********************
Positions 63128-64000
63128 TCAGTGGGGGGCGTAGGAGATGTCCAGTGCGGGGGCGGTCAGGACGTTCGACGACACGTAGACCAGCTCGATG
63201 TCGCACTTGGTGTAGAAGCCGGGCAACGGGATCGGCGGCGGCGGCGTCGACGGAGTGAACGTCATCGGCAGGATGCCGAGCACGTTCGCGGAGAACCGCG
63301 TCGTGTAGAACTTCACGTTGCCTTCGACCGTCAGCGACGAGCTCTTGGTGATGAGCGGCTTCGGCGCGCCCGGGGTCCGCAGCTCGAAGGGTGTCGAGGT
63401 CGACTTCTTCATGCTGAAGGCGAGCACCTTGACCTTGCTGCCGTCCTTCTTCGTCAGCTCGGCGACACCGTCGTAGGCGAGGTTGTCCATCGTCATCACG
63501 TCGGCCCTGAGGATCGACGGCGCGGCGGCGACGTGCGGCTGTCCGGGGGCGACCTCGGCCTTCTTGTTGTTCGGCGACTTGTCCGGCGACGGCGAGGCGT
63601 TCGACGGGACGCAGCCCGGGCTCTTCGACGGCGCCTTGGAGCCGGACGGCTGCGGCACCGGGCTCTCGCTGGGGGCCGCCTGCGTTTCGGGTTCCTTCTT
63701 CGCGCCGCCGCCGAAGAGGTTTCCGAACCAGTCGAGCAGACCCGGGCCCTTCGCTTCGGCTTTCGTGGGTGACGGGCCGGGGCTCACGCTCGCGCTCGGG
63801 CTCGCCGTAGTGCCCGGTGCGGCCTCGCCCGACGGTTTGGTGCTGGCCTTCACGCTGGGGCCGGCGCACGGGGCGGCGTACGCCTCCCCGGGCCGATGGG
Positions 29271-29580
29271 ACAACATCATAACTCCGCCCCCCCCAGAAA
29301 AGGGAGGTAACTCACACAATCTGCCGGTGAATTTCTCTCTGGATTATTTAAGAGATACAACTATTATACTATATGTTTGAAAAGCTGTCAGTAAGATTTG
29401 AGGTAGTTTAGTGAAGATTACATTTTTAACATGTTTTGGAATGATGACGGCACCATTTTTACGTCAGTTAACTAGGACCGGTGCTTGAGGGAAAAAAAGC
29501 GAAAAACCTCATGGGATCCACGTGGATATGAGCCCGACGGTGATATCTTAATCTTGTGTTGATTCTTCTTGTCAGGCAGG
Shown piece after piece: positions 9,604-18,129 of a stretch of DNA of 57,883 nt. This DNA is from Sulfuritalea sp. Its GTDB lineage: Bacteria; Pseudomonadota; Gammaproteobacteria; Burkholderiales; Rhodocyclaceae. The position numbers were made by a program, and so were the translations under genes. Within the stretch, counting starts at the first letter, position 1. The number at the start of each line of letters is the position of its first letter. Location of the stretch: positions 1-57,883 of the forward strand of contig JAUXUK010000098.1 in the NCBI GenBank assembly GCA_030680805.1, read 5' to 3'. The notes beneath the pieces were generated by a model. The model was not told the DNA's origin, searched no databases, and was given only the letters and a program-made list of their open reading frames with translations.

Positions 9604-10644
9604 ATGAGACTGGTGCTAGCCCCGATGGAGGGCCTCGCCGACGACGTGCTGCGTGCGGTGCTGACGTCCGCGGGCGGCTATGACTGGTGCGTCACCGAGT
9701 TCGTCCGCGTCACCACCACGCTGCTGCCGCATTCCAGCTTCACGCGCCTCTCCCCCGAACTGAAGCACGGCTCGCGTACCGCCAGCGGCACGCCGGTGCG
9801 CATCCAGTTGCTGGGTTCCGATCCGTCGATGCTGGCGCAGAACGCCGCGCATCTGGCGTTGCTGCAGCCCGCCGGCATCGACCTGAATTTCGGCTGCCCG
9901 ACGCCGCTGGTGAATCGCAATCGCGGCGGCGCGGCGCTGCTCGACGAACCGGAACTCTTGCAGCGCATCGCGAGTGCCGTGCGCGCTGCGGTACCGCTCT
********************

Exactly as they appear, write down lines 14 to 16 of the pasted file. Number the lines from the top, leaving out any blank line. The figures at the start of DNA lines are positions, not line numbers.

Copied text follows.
29501 GAAAAACCTCATGGGATCCACGTGGATATGAGCCCGACGGTGATATCTTAATCTTGTGTTGATTCTTCTTGTCAGGCAGG
Shown piece after piece: positions 9,604-18,129 of a stretch of DNA of 57,883 nt. This DNA is from Sulfuritalea sp. Its GTDB lineage: Bacteria; Pseudomonadota; Gammaproteobacteria; Burkholderiales; Rhodocyclaceae. The position numbers were made by a program, and so were the translations under genes. Within the stretch, counting starts at the first letter, position 1. The number at the start of each line of letters is the position of its first letter. Location of the stretch: positions 1-57,883 of the forward strand of contig JAUXUK010000098.1 in the NCBI GenBank assembly GCA_030680805.1, read 5' to 3'. The notes beneath the pieces were generated by a model. The model was not told the DNA's origin, searched no databases, and was given only the letters and a program-made list of their open reading frames with translations.

Positions 9604-10644